Book Review: “The House in the Cerulean Sea”

“It’s not fair.”
“No. It’s not. Life rarely is. But we deal with it the best we can. And we allow ourselves to hope for the best. Because a life without hope isn’t a life lived at all.”

I adored this book!

I was absorbed from the first few pages and absolutely loved every element of the story. The characters were all so well written and I can’t say enough about the main character’s development. I had seen this novel gaining a lot of attention in the book social world and the premise immediately intrigued me and I’m a sucker for a good fantasy novel, especially one that parallels real-life topics.

The House in the Cerulean Sea by T.J. Klune follows Linus Baker, a government case worker who is sent to a mysterious island to investigate the special children housed there. Linus travels far away from home with his pet cat in tow and when he arrives on Marsyas Island he’s thrown into a completely different world from his comfortable, albeit boring one back home. He learns a great deal about how prejudiced Extremely Upper Management is and how the locals view or rather fear the six interesting children residing on the island.

Klune does a fantastic job of creating a new fantasy world that isn’t far off from the current world we live in which was refreshing. Instead of having to understand a brand new realm, as a reader, it was easy to visualize things as they are with just minor differences, which happened to be the children. Those of which are simply a gnome, a sprite, a wyvern, an unidentifiable green blob, a were-Pomeranian, and the Antichrist. But at the base of it all, it’s six orphaned children who live on an island with a caretaker because society had deemed them to be dangerous creatures. Linus goes to the island fearing the kids and simply all the unknowns that come with their home.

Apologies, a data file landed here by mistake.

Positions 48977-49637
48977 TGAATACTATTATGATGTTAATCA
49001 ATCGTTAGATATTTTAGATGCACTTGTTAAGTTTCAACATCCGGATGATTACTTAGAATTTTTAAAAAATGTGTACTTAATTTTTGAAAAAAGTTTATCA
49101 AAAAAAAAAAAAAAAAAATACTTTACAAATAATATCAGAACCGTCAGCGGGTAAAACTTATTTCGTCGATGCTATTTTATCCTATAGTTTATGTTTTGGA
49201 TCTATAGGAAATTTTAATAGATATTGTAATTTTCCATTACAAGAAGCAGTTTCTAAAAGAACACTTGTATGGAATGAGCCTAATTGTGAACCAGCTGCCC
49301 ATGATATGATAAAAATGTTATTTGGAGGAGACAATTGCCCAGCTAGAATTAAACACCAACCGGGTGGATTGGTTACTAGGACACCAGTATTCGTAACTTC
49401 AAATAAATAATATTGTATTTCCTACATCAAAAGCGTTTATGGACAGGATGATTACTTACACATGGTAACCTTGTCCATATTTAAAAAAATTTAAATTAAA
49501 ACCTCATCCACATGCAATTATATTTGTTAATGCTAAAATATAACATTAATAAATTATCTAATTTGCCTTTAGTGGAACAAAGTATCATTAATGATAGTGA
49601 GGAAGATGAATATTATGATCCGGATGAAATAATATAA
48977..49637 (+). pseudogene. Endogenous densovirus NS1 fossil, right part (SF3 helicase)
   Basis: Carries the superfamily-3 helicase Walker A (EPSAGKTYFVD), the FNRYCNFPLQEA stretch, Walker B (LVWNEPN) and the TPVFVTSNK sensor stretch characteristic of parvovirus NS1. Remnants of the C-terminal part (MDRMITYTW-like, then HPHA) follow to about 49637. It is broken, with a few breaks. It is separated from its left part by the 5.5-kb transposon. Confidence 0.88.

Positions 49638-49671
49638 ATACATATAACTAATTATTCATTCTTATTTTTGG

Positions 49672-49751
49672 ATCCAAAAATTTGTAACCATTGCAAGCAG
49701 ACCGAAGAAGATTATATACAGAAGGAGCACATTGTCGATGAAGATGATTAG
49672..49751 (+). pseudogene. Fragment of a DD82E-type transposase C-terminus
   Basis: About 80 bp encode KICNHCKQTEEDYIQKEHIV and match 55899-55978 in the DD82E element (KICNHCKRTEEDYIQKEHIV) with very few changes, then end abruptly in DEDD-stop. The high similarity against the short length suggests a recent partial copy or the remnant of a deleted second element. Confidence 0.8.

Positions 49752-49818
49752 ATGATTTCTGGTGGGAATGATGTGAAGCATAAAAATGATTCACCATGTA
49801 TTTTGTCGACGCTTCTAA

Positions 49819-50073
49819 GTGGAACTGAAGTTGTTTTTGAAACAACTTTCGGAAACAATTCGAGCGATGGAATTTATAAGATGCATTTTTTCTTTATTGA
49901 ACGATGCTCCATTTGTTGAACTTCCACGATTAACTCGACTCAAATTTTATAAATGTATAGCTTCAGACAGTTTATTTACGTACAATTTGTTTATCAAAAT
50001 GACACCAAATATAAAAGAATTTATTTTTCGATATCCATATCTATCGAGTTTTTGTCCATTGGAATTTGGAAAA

His character development is what I found to be the anchor of the story and makes it extremely enjoyable to follow along with. He discovers that you can’t learn everything from some lines written in a file and you certainly can’t know a person just by what you’ve heard or read. He also learns more about himself and how he doesn’t have to fit into a mold himself.

The story focuses on so many hot-button issues that society is facing now and probably will be for many years to come. It was portrayed in a different setting that didn’t make it feel too close to home while still getting across the points that do hit home. I personally think that LGBTQ+ representation in YA novels is so important right now and Klune does it in a way that isn’t overdone.

I thoroughly enjoyed this novel and I wish I had written down more feelings about it at the time to share with you all. I know I’ll be seeking out more of T.J. Klune’s novels in the future.

Leave a Reply

Fill in your details below or click an icon to log in: Logo

You are commenting using your account. Log Out /  Change )

Twitter picture

You are commenting using your Twitter account. Log Out /  Change )

Facebook photo

You are commenting using your Facebook account. Log Out /  Change )

Connecting to %s

Website Powered by

Up ↑

%d bloggers like this: